– Why each warhead life-extension program is getting ever more ambitious and expensive with no apparent end in sight?

– And why a policy of reductions, no new nuclear weapons, no pursuit of new military missions or new capabilities for nuclear weapons, restraint, a pledge to “put an end to Cold War thinking,” and the goal of disarmament, instead became a blueprint for nuclear overreach with record funding, across-the-board modernizations, unprecedented warhead modifications, increasing weapons accuracy and effectiveness, reaffirmation of a Triad and non-strategic nuclear weapons, continuation of counterforce strategy, reaffirmation of the importance and salience of nuclear weapons, and an open-ended commitment to retain nuclear weapons further into the future than they have existed so far?

What About The Other Nuclear-Armed States?

Despite the contradictions and flaws of the administration’s nuclear policy, however, imagine if the other nuclear-armed states also published summaries of their nuclear weapons plans. Some do disclose a little, but they could do much more. For others, however, the thought of disclosing any information about the size and composition of their nuclear arsenal seems so alien that it is almost inconceivable.

Yet that is actually one of the reasons why it is necessary to continue to work for greater (or sufficient) transparency in nuclear forces. Some nuclear-armed states believe their security depends on complete or near-compete nuclear secrecy. And, of course, some nuclear information must be protected from disclosure. But the problem with excessive secrecy is that it tends to fuel uncertainty, rumors, suspicion, exaggerations, mistrust, and worst-case assumptions in other nuclear-armed states – reactions that cause them to shape their own nuclear forces and strategies in ways that undermine security for all.

Nuclear-armed states must find a balance between legitimate secrecy and transparency. This can take a long time and it may not necessarily be the same from country to country. The United States also used to keep much more nuclear information secret and there are many institutions that will always resist public access. But maximum responsible disclosure, it turns out, is not only necessary for a healthy public debate about nuclear policy, it is also necessary to communicate to allies and adversaries what that policy is about – and, equally important, to dispel rumors and misunderstandings about what the policy is not.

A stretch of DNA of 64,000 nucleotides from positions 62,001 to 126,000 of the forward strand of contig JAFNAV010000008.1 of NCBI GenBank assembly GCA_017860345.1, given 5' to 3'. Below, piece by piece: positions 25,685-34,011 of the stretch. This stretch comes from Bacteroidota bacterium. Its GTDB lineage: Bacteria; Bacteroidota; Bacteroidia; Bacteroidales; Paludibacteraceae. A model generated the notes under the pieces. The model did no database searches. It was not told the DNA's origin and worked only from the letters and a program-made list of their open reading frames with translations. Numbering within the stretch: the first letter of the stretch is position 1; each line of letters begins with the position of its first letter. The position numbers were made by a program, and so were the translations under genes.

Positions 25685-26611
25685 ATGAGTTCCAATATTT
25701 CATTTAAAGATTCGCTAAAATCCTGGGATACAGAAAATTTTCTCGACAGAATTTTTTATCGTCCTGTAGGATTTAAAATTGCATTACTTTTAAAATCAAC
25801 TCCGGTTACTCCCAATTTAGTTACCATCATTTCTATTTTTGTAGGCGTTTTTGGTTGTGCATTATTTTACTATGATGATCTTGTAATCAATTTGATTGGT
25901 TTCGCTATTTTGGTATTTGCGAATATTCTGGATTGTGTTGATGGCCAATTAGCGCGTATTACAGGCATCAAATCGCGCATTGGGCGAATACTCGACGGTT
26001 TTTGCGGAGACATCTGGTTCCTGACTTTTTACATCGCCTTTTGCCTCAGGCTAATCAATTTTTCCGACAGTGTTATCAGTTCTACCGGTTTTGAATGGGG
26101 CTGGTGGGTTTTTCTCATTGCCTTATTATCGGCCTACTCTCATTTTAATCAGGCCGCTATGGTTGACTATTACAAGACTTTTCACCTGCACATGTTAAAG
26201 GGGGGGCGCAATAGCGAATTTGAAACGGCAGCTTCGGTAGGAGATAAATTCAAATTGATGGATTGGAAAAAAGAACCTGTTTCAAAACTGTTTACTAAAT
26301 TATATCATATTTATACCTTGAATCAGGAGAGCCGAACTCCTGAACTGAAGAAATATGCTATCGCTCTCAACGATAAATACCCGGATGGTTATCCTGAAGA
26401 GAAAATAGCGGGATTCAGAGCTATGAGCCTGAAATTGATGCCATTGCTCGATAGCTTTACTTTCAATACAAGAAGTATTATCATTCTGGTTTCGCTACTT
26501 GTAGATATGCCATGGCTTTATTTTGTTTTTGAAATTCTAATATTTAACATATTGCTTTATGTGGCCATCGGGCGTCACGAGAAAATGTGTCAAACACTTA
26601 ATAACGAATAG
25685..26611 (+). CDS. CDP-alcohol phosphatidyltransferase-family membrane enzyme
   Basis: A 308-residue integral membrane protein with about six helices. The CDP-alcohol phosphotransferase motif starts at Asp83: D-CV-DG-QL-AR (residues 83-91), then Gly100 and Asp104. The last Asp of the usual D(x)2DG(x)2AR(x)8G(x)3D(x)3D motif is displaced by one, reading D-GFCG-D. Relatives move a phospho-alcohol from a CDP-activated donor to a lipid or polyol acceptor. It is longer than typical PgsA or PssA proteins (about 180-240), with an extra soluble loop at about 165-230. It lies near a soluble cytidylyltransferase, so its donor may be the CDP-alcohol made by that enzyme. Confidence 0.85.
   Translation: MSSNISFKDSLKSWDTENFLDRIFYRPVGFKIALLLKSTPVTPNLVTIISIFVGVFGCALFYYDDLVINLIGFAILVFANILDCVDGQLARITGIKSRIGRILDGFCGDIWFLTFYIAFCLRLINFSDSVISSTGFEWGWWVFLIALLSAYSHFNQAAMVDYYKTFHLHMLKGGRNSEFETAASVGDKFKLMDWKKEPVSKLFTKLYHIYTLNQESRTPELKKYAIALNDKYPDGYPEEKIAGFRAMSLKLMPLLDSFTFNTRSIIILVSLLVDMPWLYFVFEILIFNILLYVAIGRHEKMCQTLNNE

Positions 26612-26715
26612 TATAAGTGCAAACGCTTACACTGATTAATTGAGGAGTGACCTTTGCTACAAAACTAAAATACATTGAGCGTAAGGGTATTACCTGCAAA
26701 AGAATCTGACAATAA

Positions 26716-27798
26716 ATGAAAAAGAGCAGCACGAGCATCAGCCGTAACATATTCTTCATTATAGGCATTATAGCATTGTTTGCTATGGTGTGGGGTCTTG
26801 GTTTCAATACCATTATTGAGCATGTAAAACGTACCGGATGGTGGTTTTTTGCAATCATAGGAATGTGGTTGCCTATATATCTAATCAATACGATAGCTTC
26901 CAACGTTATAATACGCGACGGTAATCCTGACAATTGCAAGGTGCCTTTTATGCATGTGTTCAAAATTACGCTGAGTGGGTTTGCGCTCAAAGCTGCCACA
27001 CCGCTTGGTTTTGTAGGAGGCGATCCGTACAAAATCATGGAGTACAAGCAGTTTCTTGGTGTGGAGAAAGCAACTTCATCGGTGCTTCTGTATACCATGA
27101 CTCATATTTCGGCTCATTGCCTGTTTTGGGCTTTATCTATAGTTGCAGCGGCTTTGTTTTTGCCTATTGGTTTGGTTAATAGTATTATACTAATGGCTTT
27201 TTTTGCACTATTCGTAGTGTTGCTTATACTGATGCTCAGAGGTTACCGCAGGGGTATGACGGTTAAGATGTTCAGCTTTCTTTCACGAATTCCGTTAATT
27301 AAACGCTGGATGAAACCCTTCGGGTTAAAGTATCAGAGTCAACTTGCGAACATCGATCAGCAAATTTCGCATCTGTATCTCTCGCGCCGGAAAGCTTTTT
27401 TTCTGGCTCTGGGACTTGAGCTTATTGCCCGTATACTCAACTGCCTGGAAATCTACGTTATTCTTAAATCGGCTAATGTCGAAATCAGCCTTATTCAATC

Nuclear transparency is not just about pleasing the arms controllers – it is important for national security.

So here are some thoughts about what other nuclear-armed states should (or could) disclose about their nuclear arsenals – not to disclose everything but to improve communication about the role of nuclear weapons and avoid misunderstandings and counterproductive surprises: Continue reading

New START Data Shows Russian Increases and US Decreases

By Hans M. Kristensen

[Updated April 3, 2016] Russia continues to increase the number of strategic warheads it deploys on its ballistic missiles counted under the New START Treaty, according to the latest aggregate data released by the US State Department.

The data shows that Russia now has almost 200 strategic warheads more deployed than when the New START treaty entered into force in 2011. Compared with the previous count in September 2015, Russia added 87 warheads, and will have to offload 185 warheads before the treaty enters into effect in 2018.